You’ll probably notice that the crankset in the middle of our NX Eagle test groupset isn’t actually an NX Eagle crankset. That’s because SRAM didn’t have one available when the rest of the components were sent to us last month, so we’ve made do with a Stylo 6K crankset.
The forged 6000-series crank arms are identical , and are available in 165mm, 170mm and 175mm lengths. The direct mount chainring is different though – the NX Eagle cranks will come stock with a steel chainring that will offer better durability, while the Stylo 6K cranks come with an alloy chainring that’s a little lighter. Both feature the same X-Sync 2 tooth profile that is currently the market leader when it comes to chain retention, durability and smoothness. On other X-Sync 2 chainrings, we’ve found retention levels to remain consistent throughout the life of the ring, which is a lot more than can be said for other narrow-wide chainrings out there.
This has also been my first experience with a new DUB crankset, which features an alloy spindle that measures up at 28.9mm in diameter. So a bit bigger than the steel 24mm spindle used on SRAM’s GXP cranks, and a touch smaller than the 30mm alloy axle used on BB30 cranks. There are a load of reasons behind the DUB design, so you’re best to check out the launch article here for all those details.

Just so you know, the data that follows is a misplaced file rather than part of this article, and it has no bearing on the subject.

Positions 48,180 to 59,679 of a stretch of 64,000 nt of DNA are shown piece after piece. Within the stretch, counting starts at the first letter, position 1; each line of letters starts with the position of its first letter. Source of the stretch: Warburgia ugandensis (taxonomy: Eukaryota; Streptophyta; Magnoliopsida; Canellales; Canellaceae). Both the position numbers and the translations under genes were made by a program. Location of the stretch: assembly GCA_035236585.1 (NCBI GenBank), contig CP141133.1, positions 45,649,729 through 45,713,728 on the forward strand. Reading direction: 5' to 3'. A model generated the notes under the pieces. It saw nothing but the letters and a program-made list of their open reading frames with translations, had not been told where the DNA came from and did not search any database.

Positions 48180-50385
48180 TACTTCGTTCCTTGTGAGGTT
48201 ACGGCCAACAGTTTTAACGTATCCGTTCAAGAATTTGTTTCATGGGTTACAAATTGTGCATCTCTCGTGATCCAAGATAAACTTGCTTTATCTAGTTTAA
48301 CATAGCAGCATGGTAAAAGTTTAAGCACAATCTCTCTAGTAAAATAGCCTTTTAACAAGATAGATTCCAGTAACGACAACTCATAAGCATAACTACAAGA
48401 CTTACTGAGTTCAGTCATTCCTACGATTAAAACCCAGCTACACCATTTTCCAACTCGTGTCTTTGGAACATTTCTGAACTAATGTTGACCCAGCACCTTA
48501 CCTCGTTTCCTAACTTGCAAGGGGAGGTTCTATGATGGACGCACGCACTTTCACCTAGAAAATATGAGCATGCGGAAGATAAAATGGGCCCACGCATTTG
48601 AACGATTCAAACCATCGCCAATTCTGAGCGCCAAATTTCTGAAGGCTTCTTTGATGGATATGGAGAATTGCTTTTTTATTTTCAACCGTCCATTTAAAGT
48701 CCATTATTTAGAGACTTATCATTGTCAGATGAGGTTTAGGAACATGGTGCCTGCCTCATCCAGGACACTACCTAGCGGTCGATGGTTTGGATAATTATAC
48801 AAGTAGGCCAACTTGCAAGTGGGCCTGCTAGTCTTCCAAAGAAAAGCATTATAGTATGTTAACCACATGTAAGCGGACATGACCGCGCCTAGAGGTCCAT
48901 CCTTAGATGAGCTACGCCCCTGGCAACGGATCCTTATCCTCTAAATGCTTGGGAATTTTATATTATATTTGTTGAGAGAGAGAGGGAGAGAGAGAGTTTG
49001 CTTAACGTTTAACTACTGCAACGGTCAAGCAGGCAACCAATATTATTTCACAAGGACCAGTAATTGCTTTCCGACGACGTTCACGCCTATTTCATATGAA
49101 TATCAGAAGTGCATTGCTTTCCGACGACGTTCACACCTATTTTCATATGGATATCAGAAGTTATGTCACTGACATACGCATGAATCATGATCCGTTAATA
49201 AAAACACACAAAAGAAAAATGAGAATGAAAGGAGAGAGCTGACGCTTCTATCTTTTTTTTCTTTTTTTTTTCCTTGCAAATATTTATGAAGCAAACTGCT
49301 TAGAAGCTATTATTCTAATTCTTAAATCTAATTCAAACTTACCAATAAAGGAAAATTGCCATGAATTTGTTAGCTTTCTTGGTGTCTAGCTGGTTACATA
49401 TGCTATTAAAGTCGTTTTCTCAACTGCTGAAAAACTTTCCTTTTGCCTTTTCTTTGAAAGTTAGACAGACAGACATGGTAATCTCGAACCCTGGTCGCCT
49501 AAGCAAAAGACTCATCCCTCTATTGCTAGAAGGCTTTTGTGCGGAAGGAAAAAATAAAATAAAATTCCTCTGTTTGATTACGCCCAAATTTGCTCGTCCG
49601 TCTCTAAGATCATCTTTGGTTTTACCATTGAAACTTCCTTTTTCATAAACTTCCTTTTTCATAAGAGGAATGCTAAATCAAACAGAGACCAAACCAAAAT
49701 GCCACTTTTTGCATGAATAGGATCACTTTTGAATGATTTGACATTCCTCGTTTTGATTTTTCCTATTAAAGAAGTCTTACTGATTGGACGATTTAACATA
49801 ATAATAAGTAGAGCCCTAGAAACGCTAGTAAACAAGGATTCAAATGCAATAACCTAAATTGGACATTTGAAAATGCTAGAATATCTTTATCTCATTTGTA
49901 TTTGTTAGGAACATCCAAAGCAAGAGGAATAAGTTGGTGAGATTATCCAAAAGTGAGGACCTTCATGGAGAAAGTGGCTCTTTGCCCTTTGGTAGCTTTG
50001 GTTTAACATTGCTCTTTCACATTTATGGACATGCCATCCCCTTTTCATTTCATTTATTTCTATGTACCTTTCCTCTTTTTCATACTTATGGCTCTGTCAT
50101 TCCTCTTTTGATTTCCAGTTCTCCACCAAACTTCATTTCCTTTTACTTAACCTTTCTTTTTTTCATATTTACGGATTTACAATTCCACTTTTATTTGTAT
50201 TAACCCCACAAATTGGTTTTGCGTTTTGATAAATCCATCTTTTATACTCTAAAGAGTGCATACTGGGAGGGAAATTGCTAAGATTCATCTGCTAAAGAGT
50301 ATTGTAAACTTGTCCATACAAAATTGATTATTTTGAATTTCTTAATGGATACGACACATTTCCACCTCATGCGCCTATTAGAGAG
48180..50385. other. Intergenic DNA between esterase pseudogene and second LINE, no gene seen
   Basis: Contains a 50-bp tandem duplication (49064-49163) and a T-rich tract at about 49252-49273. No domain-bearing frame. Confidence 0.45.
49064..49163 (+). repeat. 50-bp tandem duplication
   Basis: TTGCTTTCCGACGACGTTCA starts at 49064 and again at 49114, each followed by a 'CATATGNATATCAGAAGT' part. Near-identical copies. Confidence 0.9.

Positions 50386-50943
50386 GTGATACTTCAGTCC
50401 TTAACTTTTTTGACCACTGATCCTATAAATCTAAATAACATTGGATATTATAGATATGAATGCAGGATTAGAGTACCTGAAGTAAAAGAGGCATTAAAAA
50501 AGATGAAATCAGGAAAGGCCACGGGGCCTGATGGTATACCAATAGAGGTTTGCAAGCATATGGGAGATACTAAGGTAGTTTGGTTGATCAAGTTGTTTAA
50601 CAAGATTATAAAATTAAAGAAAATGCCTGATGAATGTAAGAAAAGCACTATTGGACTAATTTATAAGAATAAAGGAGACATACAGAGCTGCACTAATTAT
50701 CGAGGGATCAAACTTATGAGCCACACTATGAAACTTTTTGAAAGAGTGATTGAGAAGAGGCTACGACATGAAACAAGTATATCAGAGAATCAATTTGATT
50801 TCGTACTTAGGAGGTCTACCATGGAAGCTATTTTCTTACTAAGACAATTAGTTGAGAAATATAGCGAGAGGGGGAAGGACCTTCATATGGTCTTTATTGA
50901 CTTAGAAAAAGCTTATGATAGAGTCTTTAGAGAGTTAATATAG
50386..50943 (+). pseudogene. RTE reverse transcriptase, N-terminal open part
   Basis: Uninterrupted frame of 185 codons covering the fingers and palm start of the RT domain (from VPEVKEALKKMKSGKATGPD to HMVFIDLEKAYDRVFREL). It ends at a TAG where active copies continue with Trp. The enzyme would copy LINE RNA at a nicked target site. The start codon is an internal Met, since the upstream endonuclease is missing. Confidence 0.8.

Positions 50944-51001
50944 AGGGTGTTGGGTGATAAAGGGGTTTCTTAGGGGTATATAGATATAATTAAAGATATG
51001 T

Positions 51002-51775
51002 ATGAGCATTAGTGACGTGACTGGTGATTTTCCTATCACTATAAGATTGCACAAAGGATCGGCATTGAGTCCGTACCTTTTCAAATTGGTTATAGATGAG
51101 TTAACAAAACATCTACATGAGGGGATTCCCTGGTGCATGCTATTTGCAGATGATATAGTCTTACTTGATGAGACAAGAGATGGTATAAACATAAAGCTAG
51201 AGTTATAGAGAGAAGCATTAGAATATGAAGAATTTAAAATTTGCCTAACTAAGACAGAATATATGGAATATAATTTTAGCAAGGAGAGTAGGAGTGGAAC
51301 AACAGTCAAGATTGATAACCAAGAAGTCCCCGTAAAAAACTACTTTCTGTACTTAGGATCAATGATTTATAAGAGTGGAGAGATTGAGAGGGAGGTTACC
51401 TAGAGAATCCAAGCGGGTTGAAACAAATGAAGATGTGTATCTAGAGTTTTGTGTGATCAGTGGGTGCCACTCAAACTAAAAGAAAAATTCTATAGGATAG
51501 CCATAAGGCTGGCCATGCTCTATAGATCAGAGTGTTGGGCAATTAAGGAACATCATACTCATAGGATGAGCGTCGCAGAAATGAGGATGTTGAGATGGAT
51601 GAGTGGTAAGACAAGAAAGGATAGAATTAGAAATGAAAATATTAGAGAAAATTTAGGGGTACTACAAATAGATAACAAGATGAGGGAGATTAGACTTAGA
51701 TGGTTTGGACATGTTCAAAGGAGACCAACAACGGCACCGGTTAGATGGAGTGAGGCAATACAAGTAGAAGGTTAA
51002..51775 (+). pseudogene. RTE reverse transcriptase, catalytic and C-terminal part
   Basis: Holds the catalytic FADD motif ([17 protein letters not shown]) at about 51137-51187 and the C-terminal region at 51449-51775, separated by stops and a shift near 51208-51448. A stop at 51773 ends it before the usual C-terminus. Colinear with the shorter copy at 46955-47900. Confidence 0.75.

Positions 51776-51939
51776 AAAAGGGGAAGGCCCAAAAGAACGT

What I will say is that the DUB threaded bottom bracket feels like a big jump in quality over the old GXP BBs. It’s pleasingly easy to install, and everything clicks together nicely, with generous O-ring seals providing a snug fit into the cups. Once the crank spindle has been slid through, a large threaded collar provides straightforward adjustment of bearing preload to take up any movement in the BB. I’ll be reporting back at a later date once we’ve put it through some properly foul weather, but so far the BB hasn’t needed adjusting so far, and it’s all spinning smoothly and creak-free.